Wednesday, January 18, 2012

IEA on demand, Lavrov on Iran plus crude chatter

In its latest monthly report, the IEA confirmed what the Oilholic has been blogging for the past few months on the basis of City feedback – that the likelihood of another global recession will inhibit demand for crude oil this year, a prevalent high oil price might in itself hit demand too and seasonally mild weather already is.

While geopolitical factors such as the Iranian tension and Nigerian strikes have supported bullish trends of late, the IEA notes that Q4 of 2011 saw consumption decline on an annualised basis when compared with the corresponding quarter of 2010. As a consequence, the agency feels inclined to reduce its 2012 demand growth forecast by 220,000 barrels per day (bpd) from its last monthly report to 1.1 million barrels.

"Two inherently destabilising factors are interacting to give an impression of price stability that is more apparent than real. The first is a rising likelihood of sharp economic slowdown, if not outright recession, in 2012. The second factor, which is counteracting bearish pressures, is the physical market tightening evident since mid-2009 and notably since mid-2010," it says in the report.

The IEA also suggests that a one-third downward revision to GDP growth would see this year's oil consumption unchanged at 2011 levels. On the Iranian situation and its threat to disrupt flows in the Strait of Hormuz, through which 20% of global oil output passes, the agency notes, “At least a portion of Iran's 2.5 million bpd crude exports will likely be denied to OECD refiners during second half 2012, although more apocalyptic scenarios for sustained disruption to Strait of Hormuz transits look less likely.”

Meanwhile, Russian foreign minister Sergei Lavrov has weighed in to the Iran debate with his own “chaos theory”. According to the BBC, the minister has warned that a Western military strike against Iran would be "a catastrophe" which would lead to "large flows" of refugees from Iran and would "fan the flames" of sectarian tension in the Middle East. Israeli Defence Minister Ehud Barak earlier said any decision on an Israeli attack on Iran was "very far off".

Meanwhile, one of those companies facing troubles of its own when it comes to procuring light sweet crude for European refiners is Italy’s Eni which saw its long term corporate credit rating lowered by S&P from 'A' from 'A+'. In addition, S&P removed the ratings from CreditWatch, where they were placed with negative implications on December 8, 2011.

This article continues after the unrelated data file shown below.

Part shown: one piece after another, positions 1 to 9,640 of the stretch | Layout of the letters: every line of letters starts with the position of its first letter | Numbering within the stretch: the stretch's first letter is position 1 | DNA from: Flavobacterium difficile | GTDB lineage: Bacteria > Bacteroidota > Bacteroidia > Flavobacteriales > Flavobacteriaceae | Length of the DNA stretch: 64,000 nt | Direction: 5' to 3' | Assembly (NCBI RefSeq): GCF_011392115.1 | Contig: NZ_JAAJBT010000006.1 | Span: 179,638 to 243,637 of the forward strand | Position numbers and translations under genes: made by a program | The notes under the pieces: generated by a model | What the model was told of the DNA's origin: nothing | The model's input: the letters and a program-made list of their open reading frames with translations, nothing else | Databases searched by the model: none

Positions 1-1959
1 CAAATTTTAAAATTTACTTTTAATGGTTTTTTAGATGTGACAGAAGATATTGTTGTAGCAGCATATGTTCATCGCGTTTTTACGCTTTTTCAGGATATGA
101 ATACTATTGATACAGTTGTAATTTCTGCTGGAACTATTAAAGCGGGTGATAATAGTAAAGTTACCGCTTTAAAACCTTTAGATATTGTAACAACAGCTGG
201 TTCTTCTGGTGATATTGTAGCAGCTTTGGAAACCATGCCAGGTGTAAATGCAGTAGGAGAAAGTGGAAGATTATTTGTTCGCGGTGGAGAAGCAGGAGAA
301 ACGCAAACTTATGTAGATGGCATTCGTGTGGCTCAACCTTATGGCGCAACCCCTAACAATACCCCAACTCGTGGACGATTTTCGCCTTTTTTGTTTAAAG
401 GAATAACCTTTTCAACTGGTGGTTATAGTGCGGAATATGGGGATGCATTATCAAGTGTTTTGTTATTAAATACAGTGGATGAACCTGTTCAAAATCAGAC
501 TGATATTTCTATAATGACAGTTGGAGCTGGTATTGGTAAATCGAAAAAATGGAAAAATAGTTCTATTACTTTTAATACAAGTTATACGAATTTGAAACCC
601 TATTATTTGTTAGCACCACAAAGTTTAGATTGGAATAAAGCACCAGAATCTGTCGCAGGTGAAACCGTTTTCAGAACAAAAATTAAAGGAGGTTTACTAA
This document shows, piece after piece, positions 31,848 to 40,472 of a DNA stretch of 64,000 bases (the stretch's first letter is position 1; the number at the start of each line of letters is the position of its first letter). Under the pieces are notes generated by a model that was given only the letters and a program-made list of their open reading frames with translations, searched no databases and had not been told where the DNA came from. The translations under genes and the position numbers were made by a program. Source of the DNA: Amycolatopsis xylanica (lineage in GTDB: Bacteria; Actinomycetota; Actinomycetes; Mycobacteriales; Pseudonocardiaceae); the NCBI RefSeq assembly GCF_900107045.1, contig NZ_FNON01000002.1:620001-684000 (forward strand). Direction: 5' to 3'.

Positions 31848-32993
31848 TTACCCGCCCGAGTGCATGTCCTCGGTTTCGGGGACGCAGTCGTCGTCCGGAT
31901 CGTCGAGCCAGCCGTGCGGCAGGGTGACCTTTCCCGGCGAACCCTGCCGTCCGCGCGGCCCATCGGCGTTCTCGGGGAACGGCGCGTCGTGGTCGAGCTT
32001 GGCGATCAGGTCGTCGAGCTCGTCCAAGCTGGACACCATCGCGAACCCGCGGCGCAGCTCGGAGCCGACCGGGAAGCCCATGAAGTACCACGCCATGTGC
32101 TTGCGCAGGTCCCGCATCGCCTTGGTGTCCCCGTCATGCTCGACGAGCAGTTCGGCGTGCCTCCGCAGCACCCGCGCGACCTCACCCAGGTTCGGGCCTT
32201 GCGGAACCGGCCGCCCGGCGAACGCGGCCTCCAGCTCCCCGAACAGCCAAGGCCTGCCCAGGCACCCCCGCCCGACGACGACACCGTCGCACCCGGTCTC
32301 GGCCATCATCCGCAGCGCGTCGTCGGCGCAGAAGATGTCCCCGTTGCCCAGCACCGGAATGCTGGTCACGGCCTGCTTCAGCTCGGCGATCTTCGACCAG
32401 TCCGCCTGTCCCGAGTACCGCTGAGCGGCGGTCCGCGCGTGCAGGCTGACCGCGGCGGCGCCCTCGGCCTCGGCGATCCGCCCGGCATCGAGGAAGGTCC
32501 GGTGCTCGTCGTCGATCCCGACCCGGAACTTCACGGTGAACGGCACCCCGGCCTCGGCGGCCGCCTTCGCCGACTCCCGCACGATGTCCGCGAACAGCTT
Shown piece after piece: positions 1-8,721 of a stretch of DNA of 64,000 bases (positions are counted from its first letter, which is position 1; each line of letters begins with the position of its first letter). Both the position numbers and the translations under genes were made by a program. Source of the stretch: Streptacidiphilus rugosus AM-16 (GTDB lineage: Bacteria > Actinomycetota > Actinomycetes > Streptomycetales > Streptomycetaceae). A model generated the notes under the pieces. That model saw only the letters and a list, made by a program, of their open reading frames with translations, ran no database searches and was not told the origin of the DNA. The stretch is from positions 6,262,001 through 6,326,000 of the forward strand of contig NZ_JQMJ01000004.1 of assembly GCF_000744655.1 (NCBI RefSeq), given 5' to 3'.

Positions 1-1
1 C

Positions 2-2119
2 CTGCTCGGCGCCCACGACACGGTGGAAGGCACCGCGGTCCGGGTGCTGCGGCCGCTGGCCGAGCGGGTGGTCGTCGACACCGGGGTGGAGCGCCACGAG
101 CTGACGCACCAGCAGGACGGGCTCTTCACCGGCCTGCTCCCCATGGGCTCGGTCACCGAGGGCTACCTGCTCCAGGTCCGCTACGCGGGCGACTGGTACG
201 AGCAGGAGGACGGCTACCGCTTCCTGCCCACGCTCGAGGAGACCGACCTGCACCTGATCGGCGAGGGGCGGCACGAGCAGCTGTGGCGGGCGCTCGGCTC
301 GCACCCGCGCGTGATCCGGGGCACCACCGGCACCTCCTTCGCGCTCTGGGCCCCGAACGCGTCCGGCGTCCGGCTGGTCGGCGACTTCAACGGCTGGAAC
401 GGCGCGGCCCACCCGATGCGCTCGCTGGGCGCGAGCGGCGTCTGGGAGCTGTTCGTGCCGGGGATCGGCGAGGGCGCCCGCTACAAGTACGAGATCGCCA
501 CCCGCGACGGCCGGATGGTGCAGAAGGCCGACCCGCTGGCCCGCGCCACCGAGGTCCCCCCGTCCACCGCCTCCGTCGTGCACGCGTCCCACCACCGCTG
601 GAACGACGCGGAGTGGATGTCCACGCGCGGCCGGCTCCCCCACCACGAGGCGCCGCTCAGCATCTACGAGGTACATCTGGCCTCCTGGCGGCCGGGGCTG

Eni’s outlook is negative according to S&P and the downgrade reflects the ratings agency’s view that the Italian oil major’s business risk profile and domestic assets have been impaired by the material exposure of many of its end markets and business units to the deteriorating Italian operating environment. Eni reported consolidated net debt of €28.3 billion as of September 30, 2011. Previously, Moody’s has also reacted to the Italian economy versus Eni situation over Q4 2011.

Elsewhere conflicting reports have emerged about the Obama administration’s decision to deny a permit to Keystone XL project something which the Oilholic has maintained would be a silly move for US interests as Canadians can and will look elsewhere. Some reports said the President has decided to deny a permit to the project while others said a decision was unlikely before late-February. This article from The Montreal Gazette just about sums up Wednesday's conflicting reports.

When the formal rejection by the US state department finally arrived, the President said he had been given insufficient time to review the plans by his Republican opponents. At the end of 2011, Republicans forced a final decision on the plan within 60 days during a legislative standoff.

The Republican Speaker of the US House of Representatives, John Boehner, criticised the Obama administration for its failure over a project that would have created "hundreds of thousands of jobs" while the President responded by starting an online petition so that the general population can express its opposition to the Keystone XL pipeline.

The merits and demerits of the proposal aisde, this whole protracted episode represents the idiocy of American politics. Canadians should now seriously examine alternative export markets; something which they have already hinted at. The Oilholic's timber trade analogy always makes Canadians smile. (Sadly, even Texans agree, though its no laughing matter).

On the crude pricing front, the short term geopolitically influenced bullishness continues to provide resistance to the WTI at the US$100 per barrel level and Brent at US$111. Sucden Financial's Myrto Sokou expects some further consolidation in the oil markets due to the absence of major indicators and mixed signals from the global equity markets, while currency movements might provide some short-term direction. “Investors should remain cautious ahead of any possible news coming out from the Greek debt talks,” Sokou warns.

Finally, global law firm Baker & McKenzie is continuing with its Global Energy Webinar Series 2011-2012 with the latest round – on International Competition Law – to follow on January 25-26 which would be well worth listening in to. Antitrust Rules for Joint Ventures, Strategic Alliances and Other Modes of Cooperation with Competitors would also be under discussion. Thats all for the moment folks. Keep reading, keep it 'crude'!

© Gaurav Sharma 2012. Photo: Oil Refinery, Quebec, Canada © Michael Melford / National Geographic.

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